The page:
Date: 19th August 2013 at 9:27pm
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Come on You gives a tactical analysis of what went wrong for the Swansea City defence during their 4-1 defeat against Manchester United.

Come on You gives a tactical analysis of what went wrong for the Swansea City defence during their 4-1 defeat against Manchester United.

Click on the images to view the full size versions, or visit the full Match Analysis of the game here

Swansea City looked promising in the early exchanges. They kept possession well and made United chase for the ball for large spells in the opening half an hour.

However, United don`t need many chances to score and after dealing with the early pressure, they took their chances and took full advantage of some poor defensive work – particularly from the two centre backs – Ashley Williams and Chico Flores – who struggled throughout the match to cope with the movement of Welbeck and van Persie.

It`s not often that you could criticise both centre halves in one game, but they were made to look poor by an effective United side.

The signs were there early on that United could get players unmarked in good positions inside the penalty area.

In the screenshot above, we`ve circled the two centre backs going for the same ball, suggesting a lack of communication between the two, and this was evident throughout the entire game.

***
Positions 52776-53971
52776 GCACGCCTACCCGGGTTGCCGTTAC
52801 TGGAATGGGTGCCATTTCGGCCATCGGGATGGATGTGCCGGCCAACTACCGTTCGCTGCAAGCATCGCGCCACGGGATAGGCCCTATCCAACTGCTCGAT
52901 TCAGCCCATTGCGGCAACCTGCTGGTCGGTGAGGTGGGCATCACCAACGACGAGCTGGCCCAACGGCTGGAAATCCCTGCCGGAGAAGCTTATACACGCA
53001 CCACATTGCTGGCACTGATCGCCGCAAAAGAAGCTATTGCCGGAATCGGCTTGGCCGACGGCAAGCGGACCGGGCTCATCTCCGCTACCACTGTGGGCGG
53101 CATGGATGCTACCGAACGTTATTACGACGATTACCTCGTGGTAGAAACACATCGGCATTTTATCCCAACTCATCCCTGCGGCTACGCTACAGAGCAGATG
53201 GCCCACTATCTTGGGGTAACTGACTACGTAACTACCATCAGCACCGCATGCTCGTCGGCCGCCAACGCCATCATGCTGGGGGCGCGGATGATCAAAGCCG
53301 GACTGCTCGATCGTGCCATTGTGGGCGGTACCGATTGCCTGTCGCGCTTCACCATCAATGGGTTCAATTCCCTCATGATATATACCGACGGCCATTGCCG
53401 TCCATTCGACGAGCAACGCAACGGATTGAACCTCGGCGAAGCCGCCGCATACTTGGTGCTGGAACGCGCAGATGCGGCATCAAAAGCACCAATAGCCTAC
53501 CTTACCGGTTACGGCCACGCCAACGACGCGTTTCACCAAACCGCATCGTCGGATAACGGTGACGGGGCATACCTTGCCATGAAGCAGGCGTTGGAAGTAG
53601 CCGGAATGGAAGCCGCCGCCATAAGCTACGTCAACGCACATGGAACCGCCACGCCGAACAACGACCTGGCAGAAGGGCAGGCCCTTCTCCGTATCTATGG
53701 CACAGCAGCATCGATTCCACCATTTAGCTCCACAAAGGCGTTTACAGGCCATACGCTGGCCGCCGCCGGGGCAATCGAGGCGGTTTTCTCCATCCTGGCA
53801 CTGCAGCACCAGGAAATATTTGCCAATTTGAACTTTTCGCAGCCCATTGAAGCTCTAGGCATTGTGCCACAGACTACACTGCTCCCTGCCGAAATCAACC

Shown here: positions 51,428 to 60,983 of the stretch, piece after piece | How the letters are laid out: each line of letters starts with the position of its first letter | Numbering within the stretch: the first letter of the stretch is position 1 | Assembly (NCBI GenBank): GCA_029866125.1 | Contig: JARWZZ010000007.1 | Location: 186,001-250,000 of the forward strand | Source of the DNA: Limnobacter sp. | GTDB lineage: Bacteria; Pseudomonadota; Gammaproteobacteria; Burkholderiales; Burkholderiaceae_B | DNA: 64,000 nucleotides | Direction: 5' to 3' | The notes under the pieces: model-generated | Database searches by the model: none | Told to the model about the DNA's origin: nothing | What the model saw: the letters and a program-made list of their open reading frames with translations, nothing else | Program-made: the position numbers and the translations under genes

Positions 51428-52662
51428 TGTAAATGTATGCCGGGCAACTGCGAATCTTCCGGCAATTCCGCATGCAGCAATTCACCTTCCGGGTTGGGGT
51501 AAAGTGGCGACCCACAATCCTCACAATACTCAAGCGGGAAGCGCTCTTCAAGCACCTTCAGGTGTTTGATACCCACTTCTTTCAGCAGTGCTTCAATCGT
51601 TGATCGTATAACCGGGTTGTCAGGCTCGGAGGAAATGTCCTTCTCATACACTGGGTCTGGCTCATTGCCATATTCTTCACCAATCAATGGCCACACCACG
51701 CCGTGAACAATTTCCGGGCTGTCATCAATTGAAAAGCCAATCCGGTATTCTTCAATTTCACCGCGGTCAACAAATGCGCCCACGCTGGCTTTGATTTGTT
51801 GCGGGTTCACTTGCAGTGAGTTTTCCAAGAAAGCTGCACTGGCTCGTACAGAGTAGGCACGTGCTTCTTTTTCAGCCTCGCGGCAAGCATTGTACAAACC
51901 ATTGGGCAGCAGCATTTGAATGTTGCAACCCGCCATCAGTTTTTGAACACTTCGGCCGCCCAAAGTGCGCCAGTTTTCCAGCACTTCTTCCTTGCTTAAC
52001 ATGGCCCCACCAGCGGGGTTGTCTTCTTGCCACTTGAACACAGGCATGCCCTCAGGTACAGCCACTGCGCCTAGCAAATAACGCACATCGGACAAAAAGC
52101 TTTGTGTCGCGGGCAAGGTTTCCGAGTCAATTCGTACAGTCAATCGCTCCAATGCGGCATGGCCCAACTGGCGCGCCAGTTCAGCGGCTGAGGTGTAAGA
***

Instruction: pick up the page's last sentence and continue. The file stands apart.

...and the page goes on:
Phil Jones is circled towards the right. This was the first of quite a few instances where the defence failed to deal with a cross, and a United player was unmarked at the far post – the same occurred for their second goal. Fortunately, Phil Jones` volley was put behind by Vorm for a corner, but the early alarm bells were there.

I`m not going to be completely critical of the defence in this analysis. It was their main un-doing but chances were being created at the other end. Nathan Dyer was unfortunate to be a yard or two offside when Routledge`s low shot was only parried by de Gea. Dyer scrambled for the ball, barely touching it before Michu was quickest to react and slot the ball home.

United`s opening goal came from a clever lobbed pass through from Giggs, and brilliantly improvisation by van Persie, but he was allowed a yard or two of space to bring the ball down with his chest to volley home.

The white line shows the two Swansea centre backs, with neither able to deal with the threat of Welbeck or van Persie. Welbeck can run towards Giggs (shown by the arrow) to drag a defender out of position leaving van Persie free inside the box. The English international didn`t need to though, as Chico was caught in two minds it seems, and also, Rangel (circled) is unable to give his side half a chance to rule a goal out for offside.

Similar to Phil Jones` earlier chance, this situation is almost the same, but this time, Ben Davies comes across in an attempt to deal with the cross, and all three players (Chico, Williams and Davies) fail to do so. The ball falls to Valencia, unmarked and circled above, and it`s an easy goal as he squares to Welbeck for a simple tap in.